Project truth hears from last witness

Jan 29, 2009


CORNWALL– After more than 300 days of testimony and more than 3,300 exhibits, the Cornwall Public Inquiry is in its last hours of testimony.

The last witness is Deputy Attorney General Murray Segal, who says he was not aware of a feeling that there were not enough victim services during the Project Truth investigation looking into allegations of a pedophile ring.

Provincial police laid more than 100 charges against 15 men from the Cornwall, Ont., area.

Only one suspect was convicted, and he was not connected to an alleged pedophile ring.

The inquiry, which has heard from nearly 180 witnesses, was established in 2005 to look at how a number of public institutions, including the provincial justice system, handled historical sexual abuse allegations.

Lawyers will come back at the end of February to deliver their final submissions.


commentary by the Ottawa Men's Centre

Thank you Justice Glaude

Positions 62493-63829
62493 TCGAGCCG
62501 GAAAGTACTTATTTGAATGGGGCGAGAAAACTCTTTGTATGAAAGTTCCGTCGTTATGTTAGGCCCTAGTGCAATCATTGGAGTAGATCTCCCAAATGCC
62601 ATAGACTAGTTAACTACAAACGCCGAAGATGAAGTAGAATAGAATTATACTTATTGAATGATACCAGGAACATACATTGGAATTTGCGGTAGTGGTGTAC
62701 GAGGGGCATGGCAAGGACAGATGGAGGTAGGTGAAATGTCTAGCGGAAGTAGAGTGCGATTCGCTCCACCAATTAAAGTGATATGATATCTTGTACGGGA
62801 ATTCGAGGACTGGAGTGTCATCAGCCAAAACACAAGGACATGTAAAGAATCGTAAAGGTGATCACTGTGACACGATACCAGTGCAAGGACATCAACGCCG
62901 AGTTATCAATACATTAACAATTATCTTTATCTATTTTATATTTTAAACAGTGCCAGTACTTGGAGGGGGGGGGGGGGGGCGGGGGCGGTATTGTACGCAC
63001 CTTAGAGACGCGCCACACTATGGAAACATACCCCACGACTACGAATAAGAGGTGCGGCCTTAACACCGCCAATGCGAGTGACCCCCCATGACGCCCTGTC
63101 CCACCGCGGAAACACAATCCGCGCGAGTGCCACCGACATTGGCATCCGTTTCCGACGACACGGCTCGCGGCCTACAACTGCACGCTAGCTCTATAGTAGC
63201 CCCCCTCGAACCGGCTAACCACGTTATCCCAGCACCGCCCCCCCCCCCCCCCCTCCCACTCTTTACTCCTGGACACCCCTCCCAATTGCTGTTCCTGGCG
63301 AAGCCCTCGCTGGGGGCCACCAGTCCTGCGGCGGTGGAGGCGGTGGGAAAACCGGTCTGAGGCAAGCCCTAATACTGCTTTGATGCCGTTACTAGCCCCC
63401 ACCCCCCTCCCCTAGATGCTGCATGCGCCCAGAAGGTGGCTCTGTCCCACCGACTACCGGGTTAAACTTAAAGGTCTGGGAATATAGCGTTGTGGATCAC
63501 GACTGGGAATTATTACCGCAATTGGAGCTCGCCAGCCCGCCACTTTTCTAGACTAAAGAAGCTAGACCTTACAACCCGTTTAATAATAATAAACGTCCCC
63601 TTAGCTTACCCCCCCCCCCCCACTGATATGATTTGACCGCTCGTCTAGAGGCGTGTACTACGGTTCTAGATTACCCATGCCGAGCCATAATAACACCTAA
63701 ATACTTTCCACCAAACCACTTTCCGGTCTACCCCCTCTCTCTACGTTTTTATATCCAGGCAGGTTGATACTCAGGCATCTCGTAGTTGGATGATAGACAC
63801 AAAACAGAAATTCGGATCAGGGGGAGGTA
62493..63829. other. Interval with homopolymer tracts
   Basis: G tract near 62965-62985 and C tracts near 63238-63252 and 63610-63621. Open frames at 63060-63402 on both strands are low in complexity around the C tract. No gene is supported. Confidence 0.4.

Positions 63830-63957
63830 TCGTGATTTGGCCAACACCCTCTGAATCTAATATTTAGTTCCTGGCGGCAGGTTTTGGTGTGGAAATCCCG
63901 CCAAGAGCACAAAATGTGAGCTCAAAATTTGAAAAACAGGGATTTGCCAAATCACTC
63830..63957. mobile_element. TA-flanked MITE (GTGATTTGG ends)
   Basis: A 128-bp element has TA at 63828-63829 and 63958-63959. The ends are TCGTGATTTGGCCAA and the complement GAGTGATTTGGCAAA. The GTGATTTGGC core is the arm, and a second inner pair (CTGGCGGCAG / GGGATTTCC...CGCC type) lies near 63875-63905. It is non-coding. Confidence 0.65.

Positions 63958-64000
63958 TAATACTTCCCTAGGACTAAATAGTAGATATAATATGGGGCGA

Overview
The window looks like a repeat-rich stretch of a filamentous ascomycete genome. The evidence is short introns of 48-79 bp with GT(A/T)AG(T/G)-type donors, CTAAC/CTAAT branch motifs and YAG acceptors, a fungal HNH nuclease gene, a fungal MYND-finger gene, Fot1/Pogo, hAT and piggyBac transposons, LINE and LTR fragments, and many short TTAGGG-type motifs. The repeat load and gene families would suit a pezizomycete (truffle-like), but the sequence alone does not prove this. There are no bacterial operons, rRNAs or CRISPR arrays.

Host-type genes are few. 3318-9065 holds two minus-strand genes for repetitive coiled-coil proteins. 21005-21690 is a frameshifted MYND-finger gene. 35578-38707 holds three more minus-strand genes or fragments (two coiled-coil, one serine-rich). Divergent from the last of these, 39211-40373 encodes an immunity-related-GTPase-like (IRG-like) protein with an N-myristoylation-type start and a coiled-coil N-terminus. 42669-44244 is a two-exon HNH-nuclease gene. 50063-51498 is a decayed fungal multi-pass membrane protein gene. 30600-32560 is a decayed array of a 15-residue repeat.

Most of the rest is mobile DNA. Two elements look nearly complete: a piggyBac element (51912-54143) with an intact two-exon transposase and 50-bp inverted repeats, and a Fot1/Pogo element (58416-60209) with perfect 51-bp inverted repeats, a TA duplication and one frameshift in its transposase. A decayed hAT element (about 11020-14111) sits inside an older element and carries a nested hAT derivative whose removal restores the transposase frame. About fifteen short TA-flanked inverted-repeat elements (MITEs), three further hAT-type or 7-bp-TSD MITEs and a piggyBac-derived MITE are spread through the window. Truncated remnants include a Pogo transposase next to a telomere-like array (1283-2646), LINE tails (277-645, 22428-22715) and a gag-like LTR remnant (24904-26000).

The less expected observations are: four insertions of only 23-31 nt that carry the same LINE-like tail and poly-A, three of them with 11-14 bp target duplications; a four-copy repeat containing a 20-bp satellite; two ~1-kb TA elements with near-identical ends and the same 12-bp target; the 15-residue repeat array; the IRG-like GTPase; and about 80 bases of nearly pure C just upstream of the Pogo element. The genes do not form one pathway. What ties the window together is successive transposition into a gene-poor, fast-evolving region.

Back in 2005 the Attorney General made the decision to appoint Justice G. Normande Glaude as the commissioner of the Cornwall Inquiry. It's taken nearly four years and many millions of dollars to discover that the star witness would not testify. If there is a moral to this story, its that the province of Ontario absent hindsight, did everything right. Perhaps the Ontario government could pay more attention to the root causes of endless litigation, the most obvious being undiagnosed mental health issues and personality disorders which at present are a taboo subject. The province needs to recognize those very obvious symptoms and order the parties for assessments as a safety mechanism to provide appropriate solutions that may end billions of dollars in endless litigation. They can start like Obama did at the top, and order all new judges undergo psychological screening prior to appointment and when its obviously needed.